There were no load times, pauses or stutters; everything was seamless.

Most interactive movies have, ironically, few points of interaction. You might watch a scene that's five- or 10-minutes long before making a crucial decision that sparks the next sequence. With Erica, however, Flavourworks is aiming for an experience that requires you to tap or swipe every 15 seconds. Inside the room, there were countless objects with a white circle above them, indicating that they could be touched or investigated. For the next five minutes, Attridge flipped through books, rummaged through drawers and searched for a safe combination. It was just like a point-and-click adventure game.

Later in the demo, Erica found a knife. Suddenly, a man in a suit strolled in and triggered a difficult choice: attack, or wait and hear what he has to say. At this point, Attridge turned to see what I (and a small group of journalists) wanted to see happen next. Of course, we chose the former. Attridge chuckled, tapped the corresponding prompt and sat back as we all let out a loud groan: Erica bumbled forward, allowing the man to easily grab her arm and deflect the attack. "We were a bit too late," Attridge explained.

Erica is a single-player game, so unlike fellow PlayLink title Hidden Agenda, you can't have a group of people voting with their individual smartphones. You can, however, take a quick poll the old-fashioned way and have the person holding the controller -- or in this case, the handset -- follow through with whatever everyone has agreed upon.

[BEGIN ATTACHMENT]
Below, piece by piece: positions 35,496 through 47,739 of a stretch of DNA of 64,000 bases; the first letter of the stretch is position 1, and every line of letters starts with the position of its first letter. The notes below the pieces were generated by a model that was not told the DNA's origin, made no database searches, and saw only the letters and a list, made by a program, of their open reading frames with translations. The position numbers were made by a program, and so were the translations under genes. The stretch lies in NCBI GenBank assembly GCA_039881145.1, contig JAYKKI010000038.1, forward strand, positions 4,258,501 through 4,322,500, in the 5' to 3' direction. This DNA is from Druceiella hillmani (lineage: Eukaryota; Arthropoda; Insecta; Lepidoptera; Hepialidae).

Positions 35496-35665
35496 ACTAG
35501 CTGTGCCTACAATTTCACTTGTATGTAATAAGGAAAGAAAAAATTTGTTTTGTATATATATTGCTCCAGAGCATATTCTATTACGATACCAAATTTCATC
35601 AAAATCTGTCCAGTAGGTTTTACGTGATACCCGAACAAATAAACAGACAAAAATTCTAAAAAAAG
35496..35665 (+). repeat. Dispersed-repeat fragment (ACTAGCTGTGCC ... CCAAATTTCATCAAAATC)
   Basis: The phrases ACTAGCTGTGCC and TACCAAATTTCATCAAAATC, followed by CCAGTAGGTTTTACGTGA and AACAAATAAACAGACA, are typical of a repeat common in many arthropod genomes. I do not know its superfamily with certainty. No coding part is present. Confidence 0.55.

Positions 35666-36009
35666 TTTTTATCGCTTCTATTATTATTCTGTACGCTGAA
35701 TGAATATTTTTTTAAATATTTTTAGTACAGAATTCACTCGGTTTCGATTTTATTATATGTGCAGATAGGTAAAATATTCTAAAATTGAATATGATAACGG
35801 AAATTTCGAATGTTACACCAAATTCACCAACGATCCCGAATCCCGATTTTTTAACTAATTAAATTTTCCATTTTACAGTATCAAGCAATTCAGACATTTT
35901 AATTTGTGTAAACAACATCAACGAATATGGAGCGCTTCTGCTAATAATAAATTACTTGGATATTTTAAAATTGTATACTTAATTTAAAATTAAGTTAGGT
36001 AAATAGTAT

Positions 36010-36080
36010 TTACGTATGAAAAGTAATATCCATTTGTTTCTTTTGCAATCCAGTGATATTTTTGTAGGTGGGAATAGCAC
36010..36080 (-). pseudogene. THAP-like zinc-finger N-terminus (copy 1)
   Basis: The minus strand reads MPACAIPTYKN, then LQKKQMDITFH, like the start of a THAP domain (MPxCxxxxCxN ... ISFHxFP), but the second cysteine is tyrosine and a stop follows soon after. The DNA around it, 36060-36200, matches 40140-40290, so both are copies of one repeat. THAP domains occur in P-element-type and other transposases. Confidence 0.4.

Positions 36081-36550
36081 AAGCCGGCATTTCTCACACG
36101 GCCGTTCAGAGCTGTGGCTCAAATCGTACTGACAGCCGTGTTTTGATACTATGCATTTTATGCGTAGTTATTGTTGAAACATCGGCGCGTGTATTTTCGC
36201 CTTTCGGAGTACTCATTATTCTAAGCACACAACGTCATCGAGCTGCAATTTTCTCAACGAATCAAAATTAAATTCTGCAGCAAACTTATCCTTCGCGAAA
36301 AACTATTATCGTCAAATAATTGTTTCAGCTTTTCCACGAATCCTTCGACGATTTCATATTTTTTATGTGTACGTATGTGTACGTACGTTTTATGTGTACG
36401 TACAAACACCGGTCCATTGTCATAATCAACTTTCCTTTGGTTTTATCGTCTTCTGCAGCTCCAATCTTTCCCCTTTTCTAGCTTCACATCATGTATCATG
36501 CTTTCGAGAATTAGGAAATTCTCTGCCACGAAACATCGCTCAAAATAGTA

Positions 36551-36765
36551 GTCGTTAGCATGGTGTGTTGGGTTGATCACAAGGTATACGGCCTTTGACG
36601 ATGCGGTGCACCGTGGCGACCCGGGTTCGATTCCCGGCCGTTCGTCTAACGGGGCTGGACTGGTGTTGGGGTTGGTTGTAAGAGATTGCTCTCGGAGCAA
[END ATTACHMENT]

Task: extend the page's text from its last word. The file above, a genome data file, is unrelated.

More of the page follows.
Erica and the strange man conversed for a while. Eventually, she was handed an envelope with a crimson seal, alluding to the mysterious telephone call from before. Again, Attridge asked for a vote, and we all agreed to see what was inside anyway. Without spoiling anything, the subsequent events caused the demo to end rather abruptly. As the screen went black, I was left feeling equally confused and intrigued.

According to Attridge, the demo was actually a year old. The team has been working on the underlying technology for years and didn't want to reveal the project until it was further along into development. The story has now been finalized, but the studio is still filming scenes with Erica actress Sophia Del Pizzo (The Amityville Asylum, Philip K. Dick's Electric Dreams) in London. For now, there's no release date -- just a short, cryptic trailer on YouTube and the promise of more information "in the coming months."

Attridge confirmed the game will have a branching storyline of sorts. The choices you make will subtly affect the characters you encounter and the information that's relayed to you. That, in turn, will inform your decision near the end of the game and the final outcome. "Every decision you make gives you a different sort of view on the truth," Attridge said. "It's not about, 'Do I go left, or do I go right.' It's literally that you will be fed different information and different biases." Ultimately, however, it will be for you to decide who is telling the truth.

Erica is a curious game and movie blend. Flavourworks says it's aiming for a "movie-night appeal" with a runtime of roughly two to three hours. That's perfect for parties and people who might not be comfortably pouring hundreds of hours into a RPG. It does, however, put greater emphasis on the pricing. Erica will effectively compete with movie rentals, rather than the latest Bethesda shooter or Uncharted adventure. The game will have some replayability, Attridge stressed, but for many, I suspect, it will be one-and-done. Anything more than $20, therefore, could make it a hard sell.